Trichele Reay is a university student at Vancouver Island University who plans to go on to law school. The following is her esay that accompanied her application for a $1,000 Lions Club bursary.
I have been thinking about writing this for quite some time. I could write about the impact that volunteerism has had in my life. I was a 4-H member for 14 years and plan to return to the Bulkley Valley after my post-secondary education in the hopes of becoming a 4-H leader and giving back to that program a fraction of what it has given me.
I could reference the projects that have been completed in our communities and the donations that have lead to life-saving, life-altering or life-affirming equipment, events and facilities that bring joy, physical activity and health to people from all walks of life on a daily basis.
I could tell you about the time I have spent as a volunteer at Rainbows in Nanaimo B.C., an organization that works with children who have experienced loss and are grieving, where I was fortunate enough to be invited to facilitate the four- and five-year-old group with a fellow volunteer who was supportive, encouraging and very, very dedicated.
I could write about the difficulties service groups are experiencing with shrinking memberships, as well as, aging members no longer able to carry on as they did in the past.
I could write about the socialization aspect of volunteering, the amazing people you meet, the enjoyment that comes from working with others toward a common goal, and the fact that for some, volunteering is what gets them up in the morning and out of the house to be with people or homeless pets at their local animal shelters.
Last year, I would have written about something like that…
Then 2020 happened.
Jobs disappeared, people sheltered in place, domestic violence and food insecurity increased, seniors’ homes and extended care facilities were closed to visitors, de-incarceration was employed, and homeless populations had no protections.
The need for volunteer-based community services reached an unprecedented high during a time when the very people that volunteer are among the group of most at-risk individuals, being that many of our volunteers are retirees within our communities.
Additionally, those volunteers not in the more at-risk groups, found that because of the age or health of their family members, the risks of volunteering prevented them from engaging in activities they normally would participate in.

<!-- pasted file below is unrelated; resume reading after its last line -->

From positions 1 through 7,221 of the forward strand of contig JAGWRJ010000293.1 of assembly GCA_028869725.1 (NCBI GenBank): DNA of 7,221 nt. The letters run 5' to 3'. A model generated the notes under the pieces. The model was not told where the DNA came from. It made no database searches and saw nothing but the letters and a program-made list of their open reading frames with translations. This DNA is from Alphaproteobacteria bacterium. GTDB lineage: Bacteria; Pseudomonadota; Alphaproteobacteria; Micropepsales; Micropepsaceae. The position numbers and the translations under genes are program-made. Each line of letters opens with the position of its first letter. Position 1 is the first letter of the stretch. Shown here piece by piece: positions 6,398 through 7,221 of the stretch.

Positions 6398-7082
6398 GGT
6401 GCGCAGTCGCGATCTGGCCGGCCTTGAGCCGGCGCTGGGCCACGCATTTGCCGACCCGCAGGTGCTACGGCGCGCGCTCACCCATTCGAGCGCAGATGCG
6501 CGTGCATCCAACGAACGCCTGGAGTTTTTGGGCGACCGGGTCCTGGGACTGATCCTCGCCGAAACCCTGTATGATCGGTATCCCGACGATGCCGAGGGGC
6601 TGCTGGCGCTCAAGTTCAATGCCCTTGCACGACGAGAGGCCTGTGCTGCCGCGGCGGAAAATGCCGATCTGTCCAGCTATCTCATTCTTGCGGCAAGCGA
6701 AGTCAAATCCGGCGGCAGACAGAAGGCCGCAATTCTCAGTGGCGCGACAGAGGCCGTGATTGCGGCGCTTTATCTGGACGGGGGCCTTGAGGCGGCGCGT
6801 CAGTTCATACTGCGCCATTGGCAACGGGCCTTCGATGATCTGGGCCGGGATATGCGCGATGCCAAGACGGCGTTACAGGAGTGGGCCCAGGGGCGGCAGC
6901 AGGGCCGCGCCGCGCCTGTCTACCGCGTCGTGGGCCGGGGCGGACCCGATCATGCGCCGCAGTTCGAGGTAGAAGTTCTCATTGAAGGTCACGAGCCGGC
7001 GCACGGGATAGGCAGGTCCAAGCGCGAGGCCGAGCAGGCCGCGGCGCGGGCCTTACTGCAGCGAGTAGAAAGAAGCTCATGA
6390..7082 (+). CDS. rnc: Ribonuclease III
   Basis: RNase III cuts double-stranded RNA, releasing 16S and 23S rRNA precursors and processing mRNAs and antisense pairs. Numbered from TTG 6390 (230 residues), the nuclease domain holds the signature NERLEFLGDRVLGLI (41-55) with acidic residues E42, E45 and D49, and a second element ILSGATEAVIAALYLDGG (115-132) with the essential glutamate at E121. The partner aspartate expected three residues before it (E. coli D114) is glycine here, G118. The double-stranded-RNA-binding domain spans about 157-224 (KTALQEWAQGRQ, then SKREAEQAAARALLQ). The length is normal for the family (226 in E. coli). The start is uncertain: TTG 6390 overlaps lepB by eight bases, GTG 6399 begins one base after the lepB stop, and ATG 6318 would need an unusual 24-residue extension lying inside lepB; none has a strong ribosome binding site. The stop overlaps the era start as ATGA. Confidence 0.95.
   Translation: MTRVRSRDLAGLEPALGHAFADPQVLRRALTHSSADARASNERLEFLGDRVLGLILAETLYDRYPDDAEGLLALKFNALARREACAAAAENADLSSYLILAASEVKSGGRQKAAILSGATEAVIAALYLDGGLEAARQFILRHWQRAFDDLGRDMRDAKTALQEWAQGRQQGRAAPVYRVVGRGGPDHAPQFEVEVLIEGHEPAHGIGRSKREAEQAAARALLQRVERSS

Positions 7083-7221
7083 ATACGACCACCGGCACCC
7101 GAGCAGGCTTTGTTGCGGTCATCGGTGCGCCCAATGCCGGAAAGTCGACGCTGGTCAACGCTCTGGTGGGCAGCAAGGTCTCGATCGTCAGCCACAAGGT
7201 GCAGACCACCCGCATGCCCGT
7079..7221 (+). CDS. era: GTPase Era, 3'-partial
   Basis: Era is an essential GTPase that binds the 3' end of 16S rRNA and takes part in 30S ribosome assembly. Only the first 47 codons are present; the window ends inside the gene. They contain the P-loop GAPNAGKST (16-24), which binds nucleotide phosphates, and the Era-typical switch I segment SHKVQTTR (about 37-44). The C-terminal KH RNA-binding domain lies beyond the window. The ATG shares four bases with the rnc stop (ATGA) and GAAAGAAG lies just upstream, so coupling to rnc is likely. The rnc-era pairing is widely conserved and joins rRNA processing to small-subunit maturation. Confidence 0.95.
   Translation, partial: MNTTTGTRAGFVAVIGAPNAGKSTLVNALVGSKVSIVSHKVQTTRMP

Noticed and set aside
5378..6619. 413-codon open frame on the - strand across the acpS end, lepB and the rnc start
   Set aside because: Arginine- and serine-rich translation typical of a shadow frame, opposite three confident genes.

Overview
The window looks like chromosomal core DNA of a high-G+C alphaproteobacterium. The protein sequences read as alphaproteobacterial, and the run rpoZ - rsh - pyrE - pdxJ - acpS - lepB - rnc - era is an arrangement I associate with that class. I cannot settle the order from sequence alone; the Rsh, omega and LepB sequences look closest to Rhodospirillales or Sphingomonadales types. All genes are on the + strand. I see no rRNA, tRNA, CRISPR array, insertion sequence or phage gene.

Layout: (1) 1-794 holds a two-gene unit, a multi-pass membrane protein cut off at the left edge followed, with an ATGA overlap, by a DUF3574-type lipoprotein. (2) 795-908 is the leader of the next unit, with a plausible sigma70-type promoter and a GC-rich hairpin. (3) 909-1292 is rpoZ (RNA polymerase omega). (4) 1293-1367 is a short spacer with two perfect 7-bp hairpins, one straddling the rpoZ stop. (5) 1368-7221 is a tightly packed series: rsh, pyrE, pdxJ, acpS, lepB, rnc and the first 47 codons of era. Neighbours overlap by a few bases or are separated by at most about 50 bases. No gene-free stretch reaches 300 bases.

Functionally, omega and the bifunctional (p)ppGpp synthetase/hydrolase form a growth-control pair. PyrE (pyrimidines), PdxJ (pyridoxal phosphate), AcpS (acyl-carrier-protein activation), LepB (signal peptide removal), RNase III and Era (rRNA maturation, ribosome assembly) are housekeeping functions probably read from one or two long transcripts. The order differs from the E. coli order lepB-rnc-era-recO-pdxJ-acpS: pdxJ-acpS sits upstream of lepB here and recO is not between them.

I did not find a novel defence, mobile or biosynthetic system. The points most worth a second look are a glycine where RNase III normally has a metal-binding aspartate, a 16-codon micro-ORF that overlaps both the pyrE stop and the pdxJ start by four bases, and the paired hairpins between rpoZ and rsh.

Those of us that volunteer, do so for many reasons. A huge part of volunteering is answering the call to get out and help others, but the gift that it provides is filling our need to socialize, to be with others.
Physical distancing is lonely and has changed the face of volunteering in the short-term at least, with the need for smaller groups and limited circles, and because we are still looking forward in this journey without the benefit of hindsight or history, the change may be long-term – if not permanent.
The question of why volunteering is important to a community is evident all around us from feeding the hungry to coaching children, from building a ball diamond or a skate park to planting a memorial garden, from a new wheelchair to a new van, from the Bulkley Valley Exhibition to the Telkwa Barbecue and Demolition Derby, and trails developed and maintained for walking or biking, just to name a few. Our Valley is full of examples of the hard work and dedication of our multitude of volunteers and volunteer organizations.
The year 2020 has demonstrated what our communities look like when many people could not volunteer. So much was absent from all our daily lives and we all missed a lot. It has presented so many hardships for so many people and organizations in our world.
What will the future of volunteerism and volunteering look like in the months and years to follow? Volunteers are the community. Volunteers are the reason communities look and function in distinct and unique ways. Now, because of 2020, it is possible to imagine what our communities would look like if people did not volunteer.
So, in 2020, after thinking about this essay for some time, remembering how things used to be, missing the camaraderie of my own volunteer works, and re-reflecting on the importance of volunteers in our community, I am left with this hope: May we each continue to do for others as we did in the past, even though and in spite of, the “new normal” in our world that effects the way we can do that.
May the need for volunteering and volunteerism not be lost in the chaos that is our lives at the moment.
May we continue to answer the call to serve others. Lastly, may we be kind and considerate and passionate about the things that need doing and participate in whatever way we can while still being safe and protecting others.